Mudcat Café message #3884975 The Mudcat Café TM
Thread #162666   Message #3884975
Posted By: Jim Carroll
27-Oct-17 - 04:52 AM
Thread Name: New Book: Folk Song in England
Subject: RE: New Book: Folk Song in England
"You seem to be the only person obsessed with the need to have your terms defined to the nth degree, and also obsessed with the origins."
OI might equally say thay you are the only person obsessed with thaki the creadit of making our folk songs away from rural working people and giving it to untalented hacks - I would imagine both accusations are unfair
I don't believe in chasing origins of songs any more do I believe it possible to discover the truth about who made those songs
What I do know for a fact is that rural working people made songs (in this small area, by the hundred so probably throughout Ireland, by the many thousands)
These indicate to me that they probably made our folksongs - there is not the slightest reason to suggest that they were incapable of the task
Out folk songs are full of snippets of information such as this - we had a long conversation with Walter Pardon about this in relation to 'Butter and Cheese and All', where he associated the 'hiding up the chimney' with the 'press gang' rails found in many East Anglian rural homes - Sam Larner had a similar conversation with MacColl and Lomax at one time
When the press gangs were scouring the areas looking for 'volunteers' the eligible males would hide up the wide chimneys crouched on specially placed rails to avoid being pressed
I can't remember if MacColl and Seeger used Sam's recording on 'Now is the Time for Fishing' but I have it here somewhere
Our folksongs are made up of such bits of information, as I said earlier, they have dirt under their fingernails
I read Roud's chapter   on the Broadsides with interest, the first thing that stuck me was that they were largely urban based
We recorded very elderly singers here in Clare who lived tem miles from Ennis, our market town, yet never managed to get there until they were into their middle age, transport and roads being what they were.
Ho did these shoddy urban poets get their knowledge to make songs with such details - farm practices, work at sea - even the folklore - they would have had to have been social historians and skilled folklorists in subjects that had no even been published in order to possess such detail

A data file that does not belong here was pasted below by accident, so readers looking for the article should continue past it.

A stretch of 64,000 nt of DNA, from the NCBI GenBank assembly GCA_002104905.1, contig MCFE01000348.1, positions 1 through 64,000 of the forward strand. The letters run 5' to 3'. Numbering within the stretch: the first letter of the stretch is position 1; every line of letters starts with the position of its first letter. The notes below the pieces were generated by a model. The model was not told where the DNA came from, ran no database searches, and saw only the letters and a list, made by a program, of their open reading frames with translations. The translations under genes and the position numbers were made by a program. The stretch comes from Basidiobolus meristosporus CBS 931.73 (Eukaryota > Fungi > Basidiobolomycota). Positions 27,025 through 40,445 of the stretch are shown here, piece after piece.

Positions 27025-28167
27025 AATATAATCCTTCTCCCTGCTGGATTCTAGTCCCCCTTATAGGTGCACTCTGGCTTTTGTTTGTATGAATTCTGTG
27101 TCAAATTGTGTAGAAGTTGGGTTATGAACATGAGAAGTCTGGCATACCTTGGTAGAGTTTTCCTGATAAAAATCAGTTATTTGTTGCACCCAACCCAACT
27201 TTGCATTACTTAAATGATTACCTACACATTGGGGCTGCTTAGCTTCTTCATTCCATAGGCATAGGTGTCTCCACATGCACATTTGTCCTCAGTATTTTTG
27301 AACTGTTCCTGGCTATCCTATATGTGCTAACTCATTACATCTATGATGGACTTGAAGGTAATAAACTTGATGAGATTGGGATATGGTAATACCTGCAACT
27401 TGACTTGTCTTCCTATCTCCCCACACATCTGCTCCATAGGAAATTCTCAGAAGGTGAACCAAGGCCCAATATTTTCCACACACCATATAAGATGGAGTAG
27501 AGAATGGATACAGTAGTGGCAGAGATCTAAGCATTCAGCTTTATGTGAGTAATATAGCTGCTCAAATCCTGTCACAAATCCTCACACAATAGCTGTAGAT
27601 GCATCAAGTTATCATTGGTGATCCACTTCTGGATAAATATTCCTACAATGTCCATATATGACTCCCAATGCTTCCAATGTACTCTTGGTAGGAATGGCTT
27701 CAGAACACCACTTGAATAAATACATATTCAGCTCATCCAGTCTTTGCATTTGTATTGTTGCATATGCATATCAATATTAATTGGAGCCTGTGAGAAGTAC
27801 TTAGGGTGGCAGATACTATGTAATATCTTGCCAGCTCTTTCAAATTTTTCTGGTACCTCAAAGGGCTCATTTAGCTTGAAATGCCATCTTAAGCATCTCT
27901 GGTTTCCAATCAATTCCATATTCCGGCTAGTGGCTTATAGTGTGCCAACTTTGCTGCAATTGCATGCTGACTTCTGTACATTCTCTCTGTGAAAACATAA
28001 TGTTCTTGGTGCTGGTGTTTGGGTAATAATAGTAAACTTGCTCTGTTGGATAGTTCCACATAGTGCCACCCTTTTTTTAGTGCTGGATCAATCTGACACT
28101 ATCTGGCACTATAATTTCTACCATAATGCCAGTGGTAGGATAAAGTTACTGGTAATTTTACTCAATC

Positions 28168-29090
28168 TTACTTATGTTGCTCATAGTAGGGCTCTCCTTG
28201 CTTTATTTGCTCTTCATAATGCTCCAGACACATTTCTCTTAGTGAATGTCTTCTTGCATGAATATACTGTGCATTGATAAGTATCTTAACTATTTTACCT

I've said often enough, one of the great gaps in our knowledge has always been that researchers gathered songs the way people collected coins, with no great interest in what the singers knew about them.
Our limited researches indicate that they knew a hell of a lot and they possessed talents that had been ignored - bu we were very much latecomers to a tradition that had died off before ourt time (with the exception of the Travellers)
"Those songs that are sung in folk clubs, folk festivals and the folk scene in general; "
So 'I Don't Like Monday's' is a folk song - utter crap!
"those songs that are found in the record shops' racks under the descriptor 'folk'; "
I found a shop that listed all Hank Williams records under 'folk' one
Utter crap
"those songs that are sung by folk singers; "
You can't define a folk singer until you define a folk song - a Catch 22 definition that ends up swallowing its own tail
"those songs performed by performers who refer to themselves as folk singers."
Folk singing has long ceased to be dedicated to folk song and has now become a convenient title for those not talented enough to make it in their own preferred fields - it has become a dustbin throw anything it suits anybody to call folk song
I'm disappointed in you Steve - I disagree with you strongly on your definitive attitude to (unknowable) origins, but this is the pits and manages to rubbish an entire century of study.
It is revival folk song research (sic) based on a folksong movement that has long lost its way
You really do need to have got our more, but now it is too late, now we need to what little we have from the older singers and apply common sense to it - we owe them that
Jim Carroll (sadly)